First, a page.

Yet the lightkeepers kept sending observations and specimens to Barrington’s home in Wicklow for many years, even after his death in 1915. Originally housed in his own private museum, they’re now kept in the National Museum. During the long drive to Howth I would often think of the incredible research network set up by Barrington, and of the lightkeepers carefully collecting and mailing their observations and specimens to Wicklow.

Dr Eoin Kinsella works on the RIA's Documents on Irish Foreign Policy project and is the author of the forthcoming book: Dublin City University, 1980–2020: Designed to be different (2020)

Richard Manliffe Barrington

by Patricia M. Byrne

Barrington, Richard Manliffe (1849–1915), naturalist and ornithologist, was born 22 May 1849 at his family home of Fassaroe, Co. Wicklow, eighth and youngest son of Edward Barrington, JP, and the only son and eldest child of his second wife, Huldah Barrington (née Strangman). The Barrington family had a strong scientific leaning, Edward having an interest in meteorological recording, which he carried out at the extensive Fassaroe farm; his brother Richard was a good botanist, and younger brother John a founder of the Barrington Lecture Trust.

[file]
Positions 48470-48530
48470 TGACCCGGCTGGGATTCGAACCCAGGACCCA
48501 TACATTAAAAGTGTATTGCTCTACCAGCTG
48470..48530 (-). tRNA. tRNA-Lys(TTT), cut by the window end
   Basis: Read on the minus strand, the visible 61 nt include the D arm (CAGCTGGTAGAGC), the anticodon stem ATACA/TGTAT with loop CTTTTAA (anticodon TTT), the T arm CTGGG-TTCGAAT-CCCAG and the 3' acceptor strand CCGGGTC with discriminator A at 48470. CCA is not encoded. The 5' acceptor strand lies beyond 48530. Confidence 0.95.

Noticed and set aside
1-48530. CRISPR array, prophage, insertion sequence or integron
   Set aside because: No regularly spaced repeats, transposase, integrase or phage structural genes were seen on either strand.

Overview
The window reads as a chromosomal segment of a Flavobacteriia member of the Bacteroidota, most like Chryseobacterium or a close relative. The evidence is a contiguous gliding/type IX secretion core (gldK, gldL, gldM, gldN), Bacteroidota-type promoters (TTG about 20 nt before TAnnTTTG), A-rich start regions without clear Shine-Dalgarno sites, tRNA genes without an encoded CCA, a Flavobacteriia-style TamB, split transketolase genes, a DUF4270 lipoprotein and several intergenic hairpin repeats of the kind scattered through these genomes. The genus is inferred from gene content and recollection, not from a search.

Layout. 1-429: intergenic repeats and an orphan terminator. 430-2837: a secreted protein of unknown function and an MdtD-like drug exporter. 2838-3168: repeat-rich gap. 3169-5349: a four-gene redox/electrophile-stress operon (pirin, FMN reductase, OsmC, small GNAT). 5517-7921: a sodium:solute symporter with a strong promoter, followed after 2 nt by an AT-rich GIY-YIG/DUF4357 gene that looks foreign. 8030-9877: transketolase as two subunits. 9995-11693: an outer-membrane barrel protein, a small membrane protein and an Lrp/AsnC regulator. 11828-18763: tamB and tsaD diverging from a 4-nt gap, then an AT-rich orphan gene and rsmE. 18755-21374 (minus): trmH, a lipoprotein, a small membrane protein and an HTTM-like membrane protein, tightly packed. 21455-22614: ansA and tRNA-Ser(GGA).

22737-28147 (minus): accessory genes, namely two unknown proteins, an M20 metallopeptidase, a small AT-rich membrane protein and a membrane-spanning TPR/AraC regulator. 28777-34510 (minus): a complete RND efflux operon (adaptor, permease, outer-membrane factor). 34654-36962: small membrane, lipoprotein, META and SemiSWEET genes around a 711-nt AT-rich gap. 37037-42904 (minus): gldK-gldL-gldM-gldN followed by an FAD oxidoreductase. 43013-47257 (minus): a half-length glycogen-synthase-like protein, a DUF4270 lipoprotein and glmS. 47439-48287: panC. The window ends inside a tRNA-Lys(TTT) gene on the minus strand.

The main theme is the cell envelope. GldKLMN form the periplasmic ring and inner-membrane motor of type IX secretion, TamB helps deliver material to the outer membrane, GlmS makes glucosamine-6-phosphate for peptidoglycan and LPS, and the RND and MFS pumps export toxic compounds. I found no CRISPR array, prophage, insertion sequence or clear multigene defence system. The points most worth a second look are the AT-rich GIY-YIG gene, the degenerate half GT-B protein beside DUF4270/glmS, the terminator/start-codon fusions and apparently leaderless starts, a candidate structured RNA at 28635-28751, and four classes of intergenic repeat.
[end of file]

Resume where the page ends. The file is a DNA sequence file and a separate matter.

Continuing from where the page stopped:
Barrington was a delicate child, with a keen interest in natural science. He was educated mainly at home, with the exception of one year at a day-school in Bray. He entered TCD (1866), graduating with honours (1870) in experimental and natural science. In 1875 he was called to the bar, but soon found the life of a land valuer and farmer more to his liking. After the death of his father (1877) he became more involved with the management of the farm at Fassaroe. As an undergraduate he had met Alexander Goodman More of the Dublin Natural History Museum, who became a close friend and exerted a strong influence on the younger man. He spent many weeks every summer on the islands, mountains, and lakes of western and southern Ireland, gathering notes on plants and birds. His later reports on the flora of Lough Ree, Lough Erne, Ben Bulben, Tory Island, and the Blaskets were included in the second edition of More's Cybele Hibernica (1872).